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Posted 16 Aug 2012

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ASP.NET - How To Use(Open/Close) Connections Correctly

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16 Aug 2012CPOL4 min read
This small article discusses the right way of handling the Connections in an ASP.NET application.


This small article discusses the right way of handling the Connections in an ASP.NET application. There are few times when not closing the connections properly would lead to following exception.

System.InvalidOperationException: Timeout expired.  
The timeout period elapsed prior to obtaining a connection from the pool. 
This may have occurred because all pooled connections were in use and max pool size was reached.


Some time back I had an opportunity to troubleshoot a problem. The problem was in an ASP.NET website. During some mundane data entry operation on a simple web page the above mentioned exception was coming.

I was fairly certain just after looking at this exception that the connection are not being closed properly in the code. So I asked the developer to show me the code and started the code review. Having done the review for 15 minutes the problem was staring right at me. The problem was a class in the APP_Code folder. this class was opening a new connection in its constructor and doing an update operation in some other method. Also, after the update operation the Connection was not being closed (Hoping that since this class will go out of scope the Connection will be closed). With this scenario, the number of Open connections were increasing and after every 15 minutes or so the above exception was being thrown.  

Note: The similar problem could happen in Windows applications but it is less likely since only one active session will be there for a windows application and also the class opening the connection will possibly have a single instance and thus only one open connection. On the other hand in an ASP.NET website multiple users can access at the same time and also there could be multiple instances of the class being created with each request or even on every request. Thus causing this issue to have catastrophic effects.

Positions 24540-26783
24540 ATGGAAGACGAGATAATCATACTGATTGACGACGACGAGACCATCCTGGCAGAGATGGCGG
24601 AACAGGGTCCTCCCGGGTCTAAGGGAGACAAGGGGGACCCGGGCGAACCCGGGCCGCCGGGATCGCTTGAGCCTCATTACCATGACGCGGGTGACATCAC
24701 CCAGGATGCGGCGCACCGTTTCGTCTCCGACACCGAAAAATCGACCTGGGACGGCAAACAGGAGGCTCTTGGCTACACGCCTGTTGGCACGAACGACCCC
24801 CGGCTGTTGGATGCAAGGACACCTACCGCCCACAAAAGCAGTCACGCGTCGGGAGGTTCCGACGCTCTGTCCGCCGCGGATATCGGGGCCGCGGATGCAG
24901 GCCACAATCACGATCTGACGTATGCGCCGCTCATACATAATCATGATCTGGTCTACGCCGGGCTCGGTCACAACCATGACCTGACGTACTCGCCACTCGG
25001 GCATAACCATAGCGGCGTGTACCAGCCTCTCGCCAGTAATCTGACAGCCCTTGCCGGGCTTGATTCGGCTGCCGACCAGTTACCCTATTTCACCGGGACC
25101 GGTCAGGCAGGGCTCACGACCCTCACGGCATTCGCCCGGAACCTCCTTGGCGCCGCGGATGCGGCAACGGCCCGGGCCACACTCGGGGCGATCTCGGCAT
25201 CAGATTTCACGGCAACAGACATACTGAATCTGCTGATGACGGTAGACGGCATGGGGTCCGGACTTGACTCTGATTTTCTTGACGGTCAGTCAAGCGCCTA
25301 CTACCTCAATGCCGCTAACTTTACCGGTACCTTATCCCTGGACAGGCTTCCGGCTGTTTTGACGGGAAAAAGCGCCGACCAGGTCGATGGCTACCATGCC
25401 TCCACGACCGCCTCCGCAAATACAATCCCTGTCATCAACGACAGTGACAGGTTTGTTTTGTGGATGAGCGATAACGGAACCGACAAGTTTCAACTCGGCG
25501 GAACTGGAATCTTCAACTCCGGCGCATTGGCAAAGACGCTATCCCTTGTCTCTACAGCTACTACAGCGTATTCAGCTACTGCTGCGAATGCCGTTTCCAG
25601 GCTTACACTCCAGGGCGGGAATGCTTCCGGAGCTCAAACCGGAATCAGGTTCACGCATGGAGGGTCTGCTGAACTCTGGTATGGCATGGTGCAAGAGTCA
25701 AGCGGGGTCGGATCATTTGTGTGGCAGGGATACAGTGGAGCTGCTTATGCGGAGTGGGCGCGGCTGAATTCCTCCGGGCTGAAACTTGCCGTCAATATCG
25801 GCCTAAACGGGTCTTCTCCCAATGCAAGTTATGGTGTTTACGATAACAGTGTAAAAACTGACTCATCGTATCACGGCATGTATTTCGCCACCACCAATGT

This small article is meant for all such developers who are still following a similar practice. Here I will try to point out the recommended way of handling the Connection. 

Using the code

Connections are very limited resources. They should always be handled very carefully and should not be kept open for long time. In fact the Connection should only be opened when it is needed and then should be closed instantly after the use. This means that we open the connection as late as possible and release it as quickly as possible.

The first way to ensure this is use exception handlers. We open a connection in the try block, use it inside the try block and close it in the finally block this will ensure that even if an unhandled error occurs, the connection will be closed in the finally block. If we don’t use this approach and simply close the connection inside try block itself after performing the operation and an unhandled exception occurs, the connection will remain open until the garbage collector disposes of the SqlConnection object. And the connection being a precious and limited resource we should never rely on the garbage collector to close it. It should always be closed deterministically.

SqlConnection conn = new SqlConnection("CONNECTION_STRING_HERE");


	//Perform DB operation here i.e. any CRUD operation 
	//Conn.Close();  //This should never be here
catch (Exception ex)
	//Handle exception, perhaps log it and do the needful
	//Connection should always be closed here so that it will close always

The second and even more recommended way of doing the same thing is by wrapping the data access code in a "using" block. The using statement explicitly declares that we are using a disposable object for some time i.e. only till the using block ends. Once the using block is over the CLR will immediately release the corresponding object immediately by calling its Dispose() method. The Dispose() will automatically close the Connection before disposing it.